Five Lessons You Should Learn from Extreme Programmingby chromatic, author of Extreme Programming Pocket Guide
Every so often, a new idea strikes software development. For awhile, it was structured programming. Object-oriented programming entered the fray. Now ideas like Six Sigma, CMM, UML, and XML databases all promise to make software more reliable, easier to write, and less expensive.
It's rare that any one idea applies to every facet of the software industry and it's unlikely that any single approach will be the last advice you'll ever need. Wise developers and managers ask, though, "What could I learn from this new idea? How can I make my work simpler, more effective, or more enjoyable?"
Extreme Programming (XP) is yet another popular idea gaining press. It adapts several of the best ideas from the past decades of software development. Whether or not you adopt XP, it's worth considering what XP teaches. In no particular order, here are five lessons you should learn from Extreme Programming.
If there's a single driving goal behind XP, it's to keep the cost of change low by producing code that's easy to change. Change isn't your enemy. Perfect code isn't your goal. Your goal is to meet the customer's current needs while making it as easy as possible to meet the customer's future needs when they become known.
The first order of business on any new XP project is to get working code to the customer as quickly as possible without compromising on quality or discipline. This delivery should take place within a few weeks. The software may do very little, but it should demonstrate an actual business value and it should follow the XP rules for simplicity and provability.
Rather than attempting to get something out the door as the final, no-kidding-this-time deadline approaches, XP developers deliver new versions of the software regularly and frequently. A three-week iteration cycle is a popular rate. Instead of waiting for large migrations a few times a year, the software is delivered and improved upon every few weeks in smaller chunks. This is achieved, in part, by working in small steps but also by coding in a maintainable way.
One of XP's catchphrases is "Do the Simplest Thing That Could Possibly Work." Solve the problem as simply as possible to get the job done correctly. Don't spend time creating a generalized solution (or worse, a generalized framework) if you don't need it yet.
This is hard to accomplish in practice; it's easy to play the "what-if" game and add in features you think you will need in the future. XP alleviates this with its emphasis on test-driven development and on constant customer communication. The customer has the final say over what's really necessary and what's superfluous.
This is a difficult skill to cultivate and a difficult skill to master. It's easy to confuse simplicity with baby coding or reinventing the wheel. While simplicity in one case may mean not adding a relational database backend yet, in another case it may mean reusing code from another project. However you achieve simplicity, adding features only when you actually need them often makes your software easier to change in the future.
XP has helped popularize refactoring—revising existing code to be cleaner and simpler while leaving its behavior unchanged. While practicing extreme simplicity may produce simple but sprawling code without a clear, coherent design, disciplined refactoring returns the code to its simplest and most effective possible form. One is simplicity of implementation. The other is simplicity of design.
If you add only the code you need only when you need it in the simplest way that could possibly work, you will often see a better design emerge than if you'd planned everything from the beginning. In an environment where your needs and goals change often, it is easier to be flexible by starting and staying simple than to try to plan ahead for every possible contingency.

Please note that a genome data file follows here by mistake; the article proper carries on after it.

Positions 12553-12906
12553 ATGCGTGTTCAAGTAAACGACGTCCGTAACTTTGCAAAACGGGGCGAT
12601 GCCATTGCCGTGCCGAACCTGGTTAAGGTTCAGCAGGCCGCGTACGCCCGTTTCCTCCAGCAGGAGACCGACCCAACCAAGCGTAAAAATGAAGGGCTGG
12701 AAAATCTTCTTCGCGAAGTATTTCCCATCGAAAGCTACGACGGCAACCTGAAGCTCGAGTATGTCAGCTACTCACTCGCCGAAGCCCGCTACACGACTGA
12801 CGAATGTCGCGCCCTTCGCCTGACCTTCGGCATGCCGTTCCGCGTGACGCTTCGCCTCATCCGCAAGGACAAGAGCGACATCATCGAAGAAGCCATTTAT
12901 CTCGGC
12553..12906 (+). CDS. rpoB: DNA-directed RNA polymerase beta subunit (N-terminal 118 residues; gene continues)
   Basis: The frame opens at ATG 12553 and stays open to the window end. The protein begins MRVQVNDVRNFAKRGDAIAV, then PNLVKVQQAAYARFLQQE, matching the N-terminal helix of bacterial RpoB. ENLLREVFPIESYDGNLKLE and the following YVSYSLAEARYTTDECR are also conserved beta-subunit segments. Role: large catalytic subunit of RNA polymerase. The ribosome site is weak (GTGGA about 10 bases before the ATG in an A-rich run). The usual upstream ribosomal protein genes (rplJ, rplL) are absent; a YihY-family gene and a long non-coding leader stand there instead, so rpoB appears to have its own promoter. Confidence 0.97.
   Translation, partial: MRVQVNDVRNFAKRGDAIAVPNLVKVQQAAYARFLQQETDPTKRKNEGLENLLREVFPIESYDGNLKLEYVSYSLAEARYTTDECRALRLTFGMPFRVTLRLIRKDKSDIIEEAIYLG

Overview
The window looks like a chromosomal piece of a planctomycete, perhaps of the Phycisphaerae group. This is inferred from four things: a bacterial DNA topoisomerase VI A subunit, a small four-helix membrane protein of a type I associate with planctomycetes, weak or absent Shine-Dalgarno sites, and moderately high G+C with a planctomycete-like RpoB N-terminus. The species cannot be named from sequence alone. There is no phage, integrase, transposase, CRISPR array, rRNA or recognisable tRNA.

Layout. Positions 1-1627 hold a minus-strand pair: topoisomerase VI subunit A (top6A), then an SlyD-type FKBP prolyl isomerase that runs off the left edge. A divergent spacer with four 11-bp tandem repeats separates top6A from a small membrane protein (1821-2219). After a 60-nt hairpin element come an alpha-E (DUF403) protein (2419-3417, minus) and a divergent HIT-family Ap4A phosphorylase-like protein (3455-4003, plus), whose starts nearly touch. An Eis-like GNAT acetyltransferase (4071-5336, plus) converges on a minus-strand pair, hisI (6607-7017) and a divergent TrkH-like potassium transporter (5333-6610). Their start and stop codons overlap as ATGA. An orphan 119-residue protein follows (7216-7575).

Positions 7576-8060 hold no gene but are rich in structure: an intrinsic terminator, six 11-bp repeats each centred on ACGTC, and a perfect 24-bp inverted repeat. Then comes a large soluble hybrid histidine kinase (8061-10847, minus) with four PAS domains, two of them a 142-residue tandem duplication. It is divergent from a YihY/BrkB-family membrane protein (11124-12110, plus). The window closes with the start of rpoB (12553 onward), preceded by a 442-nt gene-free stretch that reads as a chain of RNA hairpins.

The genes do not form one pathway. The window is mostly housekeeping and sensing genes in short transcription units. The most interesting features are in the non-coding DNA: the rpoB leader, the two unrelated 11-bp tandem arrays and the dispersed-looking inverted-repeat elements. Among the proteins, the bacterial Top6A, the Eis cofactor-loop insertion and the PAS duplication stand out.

Refactoring simplifies your code's design level. You do need some way of making sure you haven't broken anything, though that's another lesson.
XP recommends pair programming for all important code. One of the biggest benefits of this pairing is continual code review. No matter how brilliant, talented, and experienced your developers, they won't always write the most perfect possible code. That's the idea behind refactoring. Why stop there, though? Instead of refactoring code someone else wrote without telling him, you could review each other's code, explain the changes you'd each make, and see if there's an even better approach.
A code review should ask several questions.
Effective reviews share knowledge. It's often easier to learn what's going on in other parts of the code by walking through it with the author and seeing what everyone else is working on. Reviews also often spread new techniques through the team.
One of the hardest questions to answer in any software project is, "When will it be finished?" A few programmers can get away with "When it's finished." The rest of us aren't so lucky.
There are ways to know how far you're along and if and how far you've backtracked. They don't require lots of paperwork or charts. They just need a little discipline and a little more customer involvement.
Programmer tests are written by programmers. XP suggests a practice called Test-Driven Development, where code is written only when prompted by a failing test. In other words, to add a feature, you write tests for that feature, one at a time, and write only the code necessary to pass those tests, one step at a time.
This is sometimes painful to start, but it has two wonderful effects. First, it builds up a comprehensive test suite with a fraction of the pain you'd experience writing the tests after the fact. Second, it immediately points out any harmful changes: the tests will break. (This is why it's possible to refactor mercilessly, if you have a good test suite.)
Programmer tests help you to be confident that the code you just wrote does what it should do (because it passes the tests you just wrote) and that the code you haven't touched still does what it should do (because it still passes its tests). Your new feature is complete when you can't think of any more tests to write and all the tests pass.
Customer tests are slightly different from programmer tests. Instead of focusing on the implementation details at an API level, they explore the behavior of the program from the customer's point of view.